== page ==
You ever stop to ask yourself why so many people "don't pay income taxes?" Hint: It's not because they're sheltering their income in off-shore accounts.

  • by Anonymous Coward on Thursday May 17, 2012 @03:14PM (#40031781)
    Up to and including the freedom to come in last or very close to in nearly every metric gauging quality of life, education, childhood pregnancy rates, etc.

    Yup, lots to be proud of there.
  • by Anonymous Coward on Thursday May 17, 2012 @03:15PM (#40031789)
    Seriously. Try living in Illinois. Everything is illegal, our taxes are horrible and the state is still broke.
  • by cpu6502 (1960974) on Thursday May 17, 2012 @03:15PM (#40031793)

    The other guys?
    It wasn't Bush was asked Congress to add 2 sentences to the NDAA giving the executive branch power to arrest and detain Americans w/o a right to trial. That was Obama. And with 60% (house) and 90% (Senate) of democrats voting for it (House).

    Let's face it..... both parties are pricks. It's about time the Republicans and Democrats merge into one party (since they act basically alike), and a new 2nd party arise so we can have some real choice.

  • Re:I have to ask (Score:2, Insightful)

    by Anonymous Coward on Thursday May 17, 2012 @03:22PM (#40031897)

    If I've ever seen an "I'm secretly jealous and very mad" post before, this was certainly it.

  • by Anonymous Coward on Thursday May 17, 2012 @03:23PM (#40031913)

    I find it quite bad if the Senate is actually doing this in response to one guy leaving. The constitution offers us 2 key protections that I wouldn't want to live without: * No ex post facto laws. * No bills of attainder In other words, the congress is forbidden from using their power to make laws to punish people they don't like especially after the fact. That leads to the worst sort of tyranny. Any law crafted to target one individual (or a very smal group) is effectively a bill of attainder, even if it doesn't mention them by name.

    They aren't doing it to get Saverin after the fact.

    They're doing it to make goddamn sure that nobody else gets any similar ideas.

    Rather like the Berlin Wall, or other forms of capital controls. If Atlas starts to shrug, you chain him down.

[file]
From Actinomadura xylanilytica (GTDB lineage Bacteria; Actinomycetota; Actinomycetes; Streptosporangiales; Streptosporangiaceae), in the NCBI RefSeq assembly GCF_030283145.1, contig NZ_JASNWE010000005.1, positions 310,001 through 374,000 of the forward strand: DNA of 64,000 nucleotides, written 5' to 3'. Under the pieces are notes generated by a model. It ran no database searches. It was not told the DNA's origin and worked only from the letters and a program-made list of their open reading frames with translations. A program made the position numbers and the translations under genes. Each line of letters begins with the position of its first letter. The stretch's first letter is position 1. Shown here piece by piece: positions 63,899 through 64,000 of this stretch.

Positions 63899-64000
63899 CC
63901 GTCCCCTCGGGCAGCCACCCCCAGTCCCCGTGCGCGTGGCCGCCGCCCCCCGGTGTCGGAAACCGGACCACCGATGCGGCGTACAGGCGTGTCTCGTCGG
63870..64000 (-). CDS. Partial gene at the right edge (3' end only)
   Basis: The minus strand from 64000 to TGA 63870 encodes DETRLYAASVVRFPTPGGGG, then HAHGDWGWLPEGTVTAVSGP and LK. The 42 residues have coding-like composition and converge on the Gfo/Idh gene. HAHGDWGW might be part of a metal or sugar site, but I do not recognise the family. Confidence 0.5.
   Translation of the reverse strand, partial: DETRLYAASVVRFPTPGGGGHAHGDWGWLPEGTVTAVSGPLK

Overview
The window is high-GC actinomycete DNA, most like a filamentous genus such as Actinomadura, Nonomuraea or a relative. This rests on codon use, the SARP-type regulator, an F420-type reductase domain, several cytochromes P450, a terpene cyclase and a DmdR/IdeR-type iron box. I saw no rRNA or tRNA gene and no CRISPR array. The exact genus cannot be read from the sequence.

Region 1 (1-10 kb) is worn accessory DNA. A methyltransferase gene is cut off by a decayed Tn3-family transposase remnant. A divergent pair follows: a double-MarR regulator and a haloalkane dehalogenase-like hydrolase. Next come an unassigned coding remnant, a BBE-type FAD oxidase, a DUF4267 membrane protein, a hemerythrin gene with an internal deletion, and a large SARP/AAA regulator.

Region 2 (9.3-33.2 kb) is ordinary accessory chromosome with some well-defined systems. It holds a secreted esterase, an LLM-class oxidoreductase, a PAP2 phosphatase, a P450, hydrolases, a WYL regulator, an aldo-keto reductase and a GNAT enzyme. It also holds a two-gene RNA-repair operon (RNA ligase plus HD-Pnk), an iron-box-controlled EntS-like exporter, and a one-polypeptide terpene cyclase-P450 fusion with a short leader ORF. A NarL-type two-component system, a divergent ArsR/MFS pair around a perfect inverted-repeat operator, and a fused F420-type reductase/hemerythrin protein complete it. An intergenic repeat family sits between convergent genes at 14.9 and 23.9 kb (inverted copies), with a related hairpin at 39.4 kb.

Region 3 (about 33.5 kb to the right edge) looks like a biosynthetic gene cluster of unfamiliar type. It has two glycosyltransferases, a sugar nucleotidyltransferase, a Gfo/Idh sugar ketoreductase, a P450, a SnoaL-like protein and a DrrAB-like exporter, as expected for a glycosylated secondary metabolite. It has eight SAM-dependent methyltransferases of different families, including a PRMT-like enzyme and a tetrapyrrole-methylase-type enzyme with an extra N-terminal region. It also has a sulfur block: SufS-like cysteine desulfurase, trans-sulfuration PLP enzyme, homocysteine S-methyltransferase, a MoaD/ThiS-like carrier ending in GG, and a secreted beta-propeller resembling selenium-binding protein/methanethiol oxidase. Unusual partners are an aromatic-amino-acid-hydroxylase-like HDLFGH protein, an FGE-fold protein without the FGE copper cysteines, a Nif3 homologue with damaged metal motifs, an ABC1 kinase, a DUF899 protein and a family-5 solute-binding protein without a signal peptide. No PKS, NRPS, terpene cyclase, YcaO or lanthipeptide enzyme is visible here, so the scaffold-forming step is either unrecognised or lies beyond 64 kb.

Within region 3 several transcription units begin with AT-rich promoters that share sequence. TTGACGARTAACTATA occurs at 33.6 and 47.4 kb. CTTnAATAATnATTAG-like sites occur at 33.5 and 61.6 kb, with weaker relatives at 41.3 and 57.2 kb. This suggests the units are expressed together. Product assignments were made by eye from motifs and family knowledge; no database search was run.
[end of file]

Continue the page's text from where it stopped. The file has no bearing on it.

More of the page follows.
• by number11 (129686) on Thursday May 17, 2012 @03:30PM (#40031999)

    I didn't ask for the government's help.

    I dunno. I could believe that if you don't use government-provided roads, depend on government-provided police to keep the burglars away while you sleep, depend on the government to keep the [insert latest boogieman country here] from invading, depend on corporations that only exist because of government charters, use government to protect you from the most egregious abuses and thefts of those corporations, provide a money supply so you don't have to pay your ISP with cabbages and eggs, keep the mining company just uphill from you from building crappy earthen dams that will maybe collapse and wipe you off of your land, and depend on the government to keep melamine out of the milk you buy. And don't depend on government to allow you to "own" the patch of gawdforsaken land on the mountaintop that you live on and never leave.

  • by Anonymous Coward on Thursday May 17, 2012 @03:41PM (#40032149)
    The Texan Cheering Section is out in full force today. Must really sting being confronted with the fact that their state is, objectively and provably, a colossal dump.
  • Don't smoke... (Score:3, Insightful)

    by geoffrobinson (109879) on Thursday May 17, 2012 @03:42PM (#40032193) Homepage

    Don't smoke, don't feed the homeless, don't pick which lightbulb you like, etc., etc.

    Your own food is too fatty, salty, etc.

    Liberals don't believe in a right to privacy except for the sexual sphere of life. They are busybodies par excellance.

  • by Anonymous Coward on Thursday May 17, 2012 @03:43PM (#40032201)

    You live here, you benefit from it, just like everyone else. The first-world manner in which you fucking live is directly due to government involvement. Private business doesn't give a shit about anything other than profit margins. Take Sierra Leone for example, how many billions come out of that country in the form of diamonds? And they can't even adequately feed the people doing the digging (slaves is a better word for what they are)...

    You cannot have civilized society without a strong central government. You can only have lawless, Libertarian paradises where no one takes care of anyone else so all but a select few end up being exploited by the wealthy and powerful. I refuse to live that way, as do most people that have actually experienced a first-world life...